The risk of HIV acquisition from an infected surgeon appears much lower than the risk of nosocomial bacterial infections, even those with lethal potential. These rates vary by surgeon and institution. It is not the practice, at least not yet, for surgeons to disclose their personal complication or postoperative infection rate to prospective patients.
Similarly, most surgeons don’t spontaneously disclose the number of similar cases they do annually, another factor associated with complication rates. Given this practice, it seems inappropriate to require disclosure of a lower-risk condition. That may change, of course, as risk-adjusted institutional and even surgeon-specific data become publicly available.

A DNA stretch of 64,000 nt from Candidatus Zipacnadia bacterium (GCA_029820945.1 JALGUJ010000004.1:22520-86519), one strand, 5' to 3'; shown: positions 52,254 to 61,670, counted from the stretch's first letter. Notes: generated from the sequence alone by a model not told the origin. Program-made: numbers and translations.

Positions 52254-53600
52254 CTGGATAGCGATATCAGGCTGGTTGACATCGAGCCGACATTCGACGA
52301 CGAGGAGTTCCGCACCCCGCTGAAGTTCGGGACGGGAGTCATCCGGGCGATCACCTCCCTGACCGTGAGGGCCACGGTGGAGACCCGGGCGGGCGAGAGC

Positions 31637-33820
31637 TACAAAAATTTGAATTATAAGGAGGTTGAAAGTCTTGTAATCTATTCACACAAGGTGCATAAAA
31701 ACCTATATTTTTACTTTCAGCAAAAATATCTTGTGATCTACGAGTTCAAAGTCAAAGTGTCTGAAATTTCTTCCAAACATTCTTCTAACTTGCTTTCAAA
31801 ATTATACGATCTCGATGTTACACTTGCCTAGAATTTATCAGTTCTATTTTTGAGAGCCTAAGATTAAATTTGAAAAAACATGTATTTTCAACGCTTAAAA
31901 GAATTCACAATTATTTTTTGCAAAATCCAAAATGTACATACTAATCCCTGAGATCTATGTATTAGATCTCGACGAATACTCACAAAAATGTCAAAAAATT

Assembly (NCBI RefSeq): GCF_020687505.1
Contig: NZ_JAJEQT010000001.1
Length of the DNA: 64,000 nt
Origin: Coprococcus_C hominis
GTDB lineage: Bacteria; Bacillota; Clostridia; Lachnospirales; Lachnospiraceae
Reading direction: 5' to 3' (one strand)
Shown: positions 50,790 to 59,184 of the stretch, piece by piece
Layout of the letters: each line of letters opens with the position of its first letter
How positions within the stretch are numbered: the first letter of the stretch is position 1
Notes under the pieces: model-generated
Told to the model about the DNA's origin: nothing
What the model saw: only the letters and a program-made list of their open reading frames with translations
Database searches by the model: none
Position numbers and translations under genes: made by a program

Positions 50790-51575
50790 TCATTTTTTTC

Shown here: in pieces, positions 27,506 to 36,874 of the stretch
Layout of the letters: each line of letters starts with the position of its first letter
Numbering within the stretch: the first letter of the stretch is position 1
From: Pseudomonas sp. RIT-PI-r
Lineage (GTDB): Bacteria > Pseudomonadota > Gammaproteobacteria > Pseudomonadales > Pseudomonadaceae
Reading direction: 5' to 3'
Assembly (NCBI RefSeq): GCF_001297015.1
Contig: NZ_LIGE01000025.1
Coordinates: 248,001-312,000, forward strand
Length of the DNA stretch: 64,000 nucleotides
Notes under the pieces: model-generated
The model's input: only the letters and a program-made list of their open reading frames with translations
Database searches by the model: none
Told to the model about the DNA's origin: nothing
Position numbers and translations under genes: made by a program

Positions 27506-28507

Until then, however, disclosure of HIV status seems inappropriate. It may arouse anxiety unnecessarily and have no practical effect on risk reduction .
It may be that some patients would be more fearful of a low risk of perioperative HIV infection than of a serious adverse drug reaction, postoperative hemorrhage, or sepsis, but that is not a strong argument for routine disclosure. It is a reason, though, to answer a direct question truthfully.
While there may be an understandable reluctance to answer a patient’s pointed question about his or her surgeon’s HIV status, medical ethics and respect for persons demand an honest answer, just as they would to a question about training, experience, or complication rates.